Time to get cloches and secateurs out of cold storage

Rhubarb forcing pots
Rhubarb forcing pots
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No excuses; just because it’s the middle of winter doesn’t mean there aren’t plenty of things to do in the garden. So get out there and do them.

Start by making sure the birds are getting their fair share of food and fresh water – provide the latter on a daily basis.

Then, when they are feeding their beaks, start the real work. Any cheeky weeds that have managed to germinate and show themselves can be removed to the compost bin.

If there’s any digging left to do, and the soil isn’t waterlogged or frozen, make the spade earn its keep. Freshly-cultivated soil can then be warmed up by covering it with cloches.

Autumn-planted trees and shrubs need to be visited to ensure they haven’t been loosened by strong winds – firm them back into the soil and check ties and supports.

Now we’re getting into the swing of things and while the weather gods are smiling, prune wisteria, take hardwood cuttings of shrubs, even go the whole hog and plant a deciduous hedge.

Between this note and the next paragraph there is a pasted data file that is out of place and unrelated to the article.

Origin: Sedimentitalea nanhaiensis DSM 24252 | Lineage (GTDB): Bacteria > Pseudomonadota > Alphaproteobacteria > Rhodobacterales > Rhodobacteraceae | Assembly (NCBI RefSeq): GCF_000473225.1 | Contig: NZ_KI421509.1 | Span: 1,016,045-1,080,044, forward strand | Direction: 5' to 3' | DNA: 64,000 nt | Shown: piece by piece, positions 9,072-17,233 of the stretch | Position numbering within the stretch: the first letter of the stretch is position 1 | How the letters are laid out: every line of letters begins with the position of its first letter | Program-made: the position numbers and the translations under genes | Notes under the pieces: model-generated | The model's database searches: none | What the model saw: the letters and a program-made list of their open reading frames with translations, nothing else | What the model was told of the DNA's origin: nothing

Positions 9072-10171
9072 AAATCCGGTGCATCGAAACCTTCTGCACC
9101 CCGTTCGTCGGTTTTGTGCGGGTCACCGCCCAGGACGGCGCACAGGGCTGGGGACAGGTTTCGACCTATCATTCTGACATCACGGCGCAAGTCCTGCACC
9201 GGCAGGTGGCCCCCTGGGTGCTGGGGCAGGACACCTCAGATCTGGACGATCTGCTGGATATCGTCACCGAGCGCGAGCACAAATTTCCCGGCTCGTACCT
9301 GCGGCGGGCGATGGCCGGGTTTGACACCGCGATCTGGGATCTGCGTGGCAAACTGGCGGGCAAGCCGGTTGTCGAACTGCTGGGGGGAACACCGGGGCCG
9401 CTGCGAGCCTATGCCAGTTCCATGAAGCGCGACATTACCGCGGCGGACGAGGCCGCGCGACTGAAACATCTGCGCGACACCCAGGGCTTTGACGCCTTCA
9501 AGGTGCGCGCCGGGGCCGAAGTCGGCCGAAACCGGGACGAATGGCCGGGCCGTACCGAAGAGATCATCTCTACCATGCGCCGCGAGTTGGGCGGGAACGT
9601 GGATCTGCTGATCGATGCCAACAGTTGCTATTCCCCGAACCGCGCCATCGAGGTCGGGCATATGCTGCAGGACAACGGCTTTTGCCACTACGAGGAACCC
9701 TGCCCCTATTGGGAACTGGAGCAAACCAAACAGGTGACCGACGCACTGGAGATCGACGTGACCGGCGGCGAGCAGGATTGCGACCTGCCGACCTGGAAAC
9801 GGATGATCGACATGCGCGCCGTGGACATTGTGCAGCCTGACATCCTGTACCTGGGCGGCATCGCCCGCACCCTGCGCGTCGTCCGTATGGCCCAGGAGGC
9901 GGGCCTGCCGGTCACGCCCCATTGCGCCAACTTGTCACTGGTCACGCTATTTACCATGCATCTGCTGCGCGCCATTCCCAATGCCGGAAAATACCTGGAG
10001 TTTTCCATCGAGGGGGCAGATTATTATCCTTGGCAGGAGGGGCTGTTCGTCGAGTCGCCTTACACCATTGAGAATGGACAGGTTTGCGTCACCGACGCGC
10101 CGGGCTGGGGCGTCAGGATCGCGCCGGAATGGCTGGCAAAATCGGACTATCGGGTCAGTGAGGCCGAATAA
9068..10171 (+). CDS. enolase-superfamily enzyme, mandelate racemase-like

If the weather is just too unpleasant to contemplate, there are a few jobs that can be done in the relative comfort of a greenhouse or potting shed.

Sow some summer bedding and chit early potatoes by putting them in a light, cool, frost-free place at about 50F (10C). Stand them upright and wait for strong, short green shoots to appear.

And if you are in the mood for getting your hands wet and dirty, clean all the dirty plant pots and seed trays which have been left to fester since last spring.

Finally, uncover the lawnmower from its hideaway. Either get the machine serviced by an expert or clean and oil it yourself. Just make sure it’s in fine fettle to tackle the grass this year.